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Genetic correlations between wool traits and carcass traits in Merino sheep

Mortimer, S.I., Hatcher, S., Fogarty, N.M., van der Werf, J.H.J., Brown, D.J., Swan, A.A., Jacob, R.H., Geesink, G.H., Hopkins, D.L., Edwards, J.E.H., Ponnampalam, E.N., Pearce, K.L. and Pethick, D.W.ORCID: 0000-0002-3255-7677 (2017) Genetic correlations between wool traits and carcass traits in Merino sheep. Journal of Animal Science, 95 (6). pp. 2385-2398.

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Genetic correlations between 29 wool production and quality traits and 14 whole carcass measures and carcass component traits were estimated from the Information Nucleus of 8 flocks managed across a range of Australian sheep production environments and genetically linked. Wool data were from over 5,000 Merino progeny born over 5 yr, whereas carcass data were from over 1,200 wether progeny of over 176 sires, slaughtered at about 21 kg carcass weight, on average. Wool traits included yearling and adult records for wool weight, fiber diameter, fiber diameter variation, staple strength, scoured color, and visual scores for breech and body wrinkle. Whole carcass measures included HCW, dressing percentage (DP), and various measures of fat depth and eye muscle dimensions. Carcass components were obtained by dissection, and lean meat yield (LMY) was predicted. Heritability estimates for whole carcass measures ranged from 0.12 ± 0.08 to 0.35 ± 0.10 and ranged from 0.17 ± 0.10 to 0.46 ± 0.10 for carcass dissection traits, with no evidence of important genotype × environment interactions. Genetic correlations indicated that selection for increased clean wool weight will result in reduced carcass fat (−0.17 to −0.34) and DP (−0.48 ± 0.15), with little effect on carcass muscle. Selection for lower fiber diameter will reduce HCW (−0.48 ± 0.15) as well as carcass fat (0.14 to 0.27) and muscle (0.21 to 0.50). There were high genetic correlations between live animal measures of fat and muscle depth and the carcass traits (generally greater than 0.5 in size). Selection to increase HCW (and DP) will result in sheep with fewer wrinkles on the body (−0.57 ± 0.10) and barer breeches (−0.74 ± 0.12, favorable), with minor deterioration in scoured wool color (reduced brightness and increased yellowness). Selection for reduced fat will also result in sheep with fewer body wrinkles (−0.42 to −0.79). Increasing LMY in Merinos through selection would result in a large reduction in carcass fat and DP (−0.66 to −0.84), with a smaller increase in carcass muscle and some increase in wool weight and wrinkles. Although no major antagonisms are apparent between the wool and carcass traits, developing selection indexes for dual-purpose wool and meat breeding objectives will require accurate estimates of genetic parameters to ensure that unfavorable relationships are suitably considered. The findings will aid development of dual-purpose wool and meat breeding objectives.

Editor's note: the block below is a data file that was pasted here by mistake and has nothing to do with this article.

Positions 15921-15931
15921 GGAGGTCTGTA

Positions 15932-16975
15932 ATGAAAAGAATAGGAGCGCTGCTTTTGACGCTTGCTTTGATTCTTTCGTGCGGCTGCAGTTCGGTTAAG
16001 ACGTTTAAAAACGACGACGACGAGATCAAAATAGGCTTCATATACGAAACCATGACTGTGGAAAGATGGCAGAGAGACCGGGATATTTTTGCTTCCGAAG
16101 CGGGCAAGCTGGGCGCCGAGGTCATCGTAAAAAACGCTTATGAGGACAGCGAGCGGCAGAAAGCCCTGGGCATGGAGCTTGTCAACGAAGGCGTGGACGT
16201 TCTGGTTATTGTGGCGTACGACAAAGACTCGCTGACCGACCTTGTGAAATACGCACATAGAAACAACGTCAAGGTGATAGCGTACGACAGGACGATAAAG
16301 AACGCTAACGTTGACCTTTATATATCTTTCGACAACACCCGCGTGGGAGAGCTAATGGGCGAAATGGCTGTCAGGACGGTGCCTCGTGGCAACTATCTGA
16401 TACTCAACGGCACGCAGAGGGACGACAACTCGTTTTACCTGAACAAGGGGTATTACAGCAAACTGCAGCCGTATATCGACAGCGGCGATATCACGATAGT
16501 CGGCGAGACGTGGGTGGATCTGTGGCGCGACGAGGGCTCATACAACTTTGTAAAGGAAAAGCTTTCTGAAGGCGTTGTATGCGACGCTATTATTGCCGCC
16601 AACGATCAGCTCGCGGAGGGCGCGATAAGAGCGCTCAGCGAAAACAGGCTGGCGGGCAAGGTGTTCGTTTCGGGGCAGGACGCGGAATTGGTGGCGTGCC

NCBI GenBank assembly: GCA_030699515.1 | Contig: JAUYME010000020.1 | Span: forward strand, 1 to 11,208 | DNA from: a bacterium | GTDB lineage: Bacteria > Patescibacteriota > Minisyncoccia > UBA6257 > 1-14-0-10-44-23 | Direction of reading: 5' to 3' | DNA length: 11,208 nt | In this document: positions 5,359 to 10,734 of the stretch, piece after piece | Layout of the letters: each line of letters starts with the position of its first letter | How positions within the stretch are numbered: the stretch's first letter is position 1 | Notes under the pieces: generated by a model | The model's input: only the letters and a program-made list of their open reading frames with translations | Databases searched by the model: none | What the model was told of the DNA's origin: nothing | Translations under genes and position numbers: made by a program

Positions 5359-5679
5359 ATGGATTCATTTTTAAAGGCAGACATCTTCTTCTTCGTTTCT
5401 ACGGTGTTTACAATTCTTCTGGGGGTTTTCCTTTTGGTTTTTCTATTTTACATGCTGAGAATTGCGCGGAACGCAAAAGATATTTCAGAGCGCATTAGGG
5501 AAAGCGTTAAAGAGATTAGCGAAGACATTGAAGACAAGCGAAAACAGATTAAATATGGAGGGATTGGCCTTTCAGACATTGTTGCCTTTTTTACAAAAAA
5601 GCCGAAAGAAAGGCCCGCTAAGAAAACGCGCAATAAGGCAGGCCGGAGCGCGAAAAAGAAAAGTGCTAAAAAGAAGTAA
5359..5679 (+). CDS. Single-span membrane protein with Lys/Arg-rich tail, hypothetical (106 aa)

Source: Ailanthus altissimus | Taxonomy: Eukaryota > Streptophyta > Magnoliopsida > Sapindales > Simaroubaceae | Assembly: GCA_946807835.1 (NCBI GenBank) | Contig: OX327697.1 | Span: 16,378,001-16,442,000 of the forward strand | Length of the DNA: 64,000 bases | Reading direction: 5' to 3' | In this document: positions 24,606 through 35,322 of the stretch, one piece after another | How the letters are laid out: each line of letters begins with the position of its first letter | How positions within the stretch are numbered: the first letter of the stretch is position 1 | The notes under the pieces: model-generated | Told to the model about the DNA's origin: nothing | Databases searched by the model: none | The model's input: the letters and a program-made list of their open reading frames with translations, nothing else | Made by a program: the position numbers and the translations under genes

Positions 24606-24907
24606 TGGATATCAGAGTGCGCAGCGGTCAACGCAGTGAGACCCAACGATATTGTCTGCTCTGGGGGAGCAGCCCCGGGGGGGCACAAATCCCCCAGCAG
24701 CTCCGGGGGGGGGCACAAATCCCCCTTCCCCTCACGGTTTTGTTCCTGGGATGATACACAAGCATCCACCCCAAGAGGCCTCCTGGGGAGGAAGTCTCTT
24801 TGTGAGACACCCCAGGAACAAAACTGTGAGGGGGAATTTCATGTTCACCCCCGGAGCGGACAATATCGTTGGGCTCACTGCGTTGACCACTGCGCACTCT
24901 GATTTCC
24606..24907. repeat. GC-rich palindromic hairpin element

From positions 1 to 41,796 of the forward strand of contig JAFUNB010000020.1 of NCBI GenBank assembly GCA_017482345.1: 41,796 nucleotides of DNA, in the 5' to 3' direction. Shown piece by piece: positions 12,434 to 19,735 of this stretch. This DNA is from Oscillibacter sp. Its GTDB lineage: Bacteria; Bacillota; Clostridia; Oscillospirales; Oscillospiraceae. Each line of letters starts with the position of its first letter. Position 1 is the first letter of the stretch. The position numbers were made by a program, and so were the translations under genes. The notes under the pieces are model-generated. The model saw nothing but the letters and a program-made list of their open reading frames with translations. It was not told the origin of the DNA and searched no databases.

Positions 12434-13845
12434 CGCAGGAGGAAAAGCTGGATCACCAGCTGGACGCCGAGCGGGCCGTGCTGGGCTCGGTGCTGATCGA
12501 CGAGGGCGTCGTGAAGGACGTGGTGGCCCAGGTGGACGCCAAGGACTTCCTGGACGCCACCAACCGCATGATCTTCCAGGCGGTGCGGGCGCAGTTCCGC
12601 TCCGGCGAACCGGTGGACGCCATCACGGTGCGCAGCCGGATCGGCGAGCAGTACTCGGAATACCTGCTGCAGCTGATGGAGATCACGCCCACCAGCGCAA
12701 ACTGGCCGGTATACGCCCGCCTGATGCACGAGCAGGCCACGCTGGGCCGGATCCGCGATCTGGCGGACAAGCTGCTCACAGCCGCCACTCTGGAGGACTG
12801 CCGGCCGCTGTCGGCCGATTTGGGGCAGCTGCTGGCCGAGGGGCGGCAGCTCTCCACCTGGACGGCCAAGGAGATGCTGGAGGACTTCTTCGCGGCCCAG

Item Type: Journal Article
Murdoch Affiliation(s): School of Veterinary and Life Sciences
Publisher: American Society of Animal Science
Copyright: © American Society of Animal Science
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